How to Choose the Right Perfume
Choosing the right perfume can be tricky with so much choice out there. Read on to learn how to compare scents and choose the best perfume for you.
Perfumes are very particular to the individual. Some people may be entirely in love with sweet gourmand scents that evoke a sense of playfulness, while others may prefer more classical, mature scents.
If you have a preference when it comes to perfume, it can still be challenging to narrow down the best scent for you in a (literal) sea of eau de parfum. If you are curious about perfume scents and comparisons, we have put together this insightful guide on how to find your signature scent.
Understanding fragrance families
When deciding on your signature scent, it’s important to note that a majority of perfumes will fall into what are known as fragrance families. There are four major families – fresh, woody, oriental and floral – which can be further subdivided into smaller groups (an example of this are “florientals”). Knowing which you prefer can help narrow down your signature scent.
When testing any perfumes, pay attention to which appeal to you at first sniff. Over time, you will begin to recognise a trend, and be better prepared to orient your search.
The best perfume for you should ideally be a combination of favourite scents as well as other factors such as sillage (the strength of the perfume) and longevity.
Perfumes that encompass notes of citrus, greenery and water fall into this group, and are often referred to as “botanical”, “herbal” or “aquatic” scents. Green notes capture the sense of nature and the outdoors with hints of herbs and grass, while aquatic notes conjure up images of rain and the sea. Citrus notes are among the oldest in existence and consist of lemons, oranges, bergamot, grapefruit and similar.
Woody perfumes may be seen to be more masculine, however many aromatic woods are present in both men’s and women’s perfumes. These include sandalwood, cedar, and patchouli. These perfumes tend to be a little more exotic, and pair wonderfully with other fragrance families, such as a warming woody-spicy blend.
Oriental notes tend to be sweeter or spicier in character, and are attached to more “exotic” fragrances. This includes notes such as cardamom, clove and amber, but may also include sweeter notes such as chocolate and vanilla. Balancing woody and floral notes, oriental perfumes are in a unique realm of their own.
Just as there are thousands of flowers in the world, so too are there a field of notes to enjoy when it comes to floral perfume composition. They range from floral aldehydic to floral fruity gourmands, which rely on caramel, sugar and other sweet notes to create a unique fragrance.
The La Vie Est Belle collection is an example of a floral fruity gourmand, expressing joyful femininity with notes of black currant and pear, iris, jasmine, praline, vanilla and tonka bean. Another floral blend – that of floral chypre, named after the perfume Chypre created by Francois Coty in 1917 – is Idôle, where pear and bergamot blend with Turkish rose and white musk and vanilla.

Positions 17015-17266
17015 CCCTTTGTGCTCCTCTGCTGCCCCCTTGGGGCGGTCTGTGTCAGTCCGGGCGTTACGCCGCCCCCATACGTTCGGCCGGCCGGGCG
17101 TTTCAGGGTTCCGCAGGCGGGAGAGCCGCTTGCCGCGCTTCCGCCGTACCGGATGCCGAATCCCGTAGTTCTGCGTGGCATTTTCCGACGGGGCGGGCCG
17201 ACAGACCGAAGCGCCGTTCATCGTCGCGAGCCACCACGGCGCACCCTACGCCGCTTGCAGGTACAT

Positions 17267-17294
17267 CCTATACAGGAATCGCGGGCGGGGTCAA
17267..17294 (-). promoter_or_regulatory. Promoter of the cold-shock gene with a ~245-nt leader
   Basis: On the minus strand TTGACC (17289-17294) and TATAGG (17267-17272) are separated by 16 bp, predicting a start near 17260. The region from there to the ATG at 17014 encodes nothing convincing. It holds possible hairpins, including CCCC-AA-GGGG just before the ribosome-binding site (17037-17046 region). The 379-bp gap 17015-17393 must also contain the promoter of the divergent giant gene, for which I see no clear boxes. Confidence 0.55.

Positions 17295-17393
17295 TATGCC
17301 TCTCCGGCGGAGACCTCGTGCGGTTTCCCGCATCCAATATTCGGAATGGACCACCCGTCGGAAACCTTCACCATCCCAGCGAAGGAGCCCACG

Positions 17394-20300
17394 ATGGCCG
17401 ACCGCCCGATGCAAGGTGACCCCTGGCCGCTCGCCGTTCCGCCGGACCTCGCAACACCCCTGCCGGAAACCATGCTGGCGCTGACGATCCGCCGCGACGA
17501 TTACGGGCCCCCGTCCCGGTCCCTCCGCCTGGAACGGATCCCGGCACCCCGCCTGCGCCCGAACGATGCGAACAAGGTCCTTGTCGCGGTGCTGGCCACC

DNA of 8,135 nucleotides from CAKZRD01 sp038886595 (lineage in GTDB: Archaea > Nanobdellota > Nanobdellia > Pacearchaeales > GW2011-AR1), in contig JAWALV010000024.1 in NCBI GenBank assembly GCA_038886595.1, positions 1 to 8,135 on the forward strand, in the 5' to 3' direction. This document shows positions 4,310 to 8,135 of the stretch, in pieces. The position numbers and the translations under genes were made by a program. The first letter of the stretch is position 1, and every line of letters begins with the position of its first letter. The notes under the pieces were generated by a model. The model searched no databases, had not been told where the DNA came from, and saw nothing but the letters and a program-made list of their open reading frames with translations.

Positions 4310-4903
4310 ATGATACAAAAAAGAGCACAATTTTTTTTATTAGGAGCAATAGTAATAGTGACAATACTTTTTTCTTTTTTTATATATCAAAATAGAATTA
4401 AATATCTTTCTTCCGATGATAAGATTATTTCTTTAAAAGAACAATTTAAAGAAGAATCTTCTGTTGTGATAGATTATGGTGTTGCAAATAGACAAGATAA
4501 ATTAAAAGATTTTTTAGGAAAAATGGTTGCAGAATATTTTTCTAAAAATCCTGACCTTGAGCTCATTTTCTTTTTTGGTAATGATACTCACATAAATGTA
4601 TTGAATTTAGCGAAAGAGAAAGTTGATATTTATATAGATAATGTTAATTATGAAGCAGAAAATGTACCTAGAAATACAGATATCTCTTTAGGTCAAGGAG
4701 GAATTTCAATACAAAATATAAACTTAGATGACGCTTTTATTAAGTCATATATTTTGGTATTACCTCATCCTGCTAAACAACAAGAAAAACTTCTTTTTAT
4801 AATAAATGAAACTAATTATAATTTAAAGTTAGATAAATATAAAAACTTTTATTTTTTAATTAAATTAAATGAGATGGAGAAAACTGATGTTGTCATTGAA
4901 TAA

The importance of top, heart and base notes
With the four major fragrance families discussed, it’s also worth touching upon the difference between the top, heart and base notes that meld together to form a perfume.
Top notes (also known as headnotes) are the notes that you first notice when you spray a perfume. They are usually lighter scents and tend to evaporate within the first 5 to 15 minutes after you have applied a perfume. They are the top layer of a fragrance, and serve as a spark to draw in the wearer. Hypnôse for example, opens with notes of passion flower, a tropical scent reminiscent of grapes.
Heart notes (or middle notes) bloom within 20 to 60 minutes of applying a perfume. They serve to compliment the top notes while also introducing new scents to further expand upon the overall fragrance. Heart notes contribute a great deal to a fragrance, so these are what you may want to pay the most attention to. Once more using Hypnôse as our example, we discover heart notes of jasmine and gardenia – white florals with green, earthy tones.
Base notes work hand-in-hand with heart notes, as on their own they may be too strong to appreciate. Usually detected half an hour after applying a perfume, together with heart notes they form the core of a perfume. They support lighter notes that have a longer-lasting scent and linger on your skin the longest. When it comes to Hypnôse’s base notes, you can look forward to the warmth of vanilla and vetiver.
Tips for testing
Once you have established which fragrance notes you prefer, the next important step is the physical testing of a perfume.
We recommend that you try no more than three perfumes at a time. Any more, and your senses are likely to become overwhelmed, leaving you unable to distinguish between fragrances.
It’s also worth noting that testing a perfume on a test strip of paper is different to testing the perfume on your skin, as the scent molecules that make up a perfume react differently depending on the surrounding environment. For example, your skin’s absorption rate can determine the rate at which a perfume moves through its top, heart and base notes – this means that a perfume can actually smell quite different on you compared to a friend who applied the same perfume at the exact same moment.
Choosing a scent for the season
If you are new to the world of perfumes, it may come as a surprise to you that some perfumes and fragrant notes are best suited to certain seasons. In warmer seasons, lighter fragrances move more easily through the air, and complimenting notes such as aquatics and citruses work better in heat. Meanwhile, in the colder months, you may want to opt for heavier, spicier scents due to their higher concentrations.
Now that you understand how to choose your signature scent, read our skincare guide on the importance of face serums.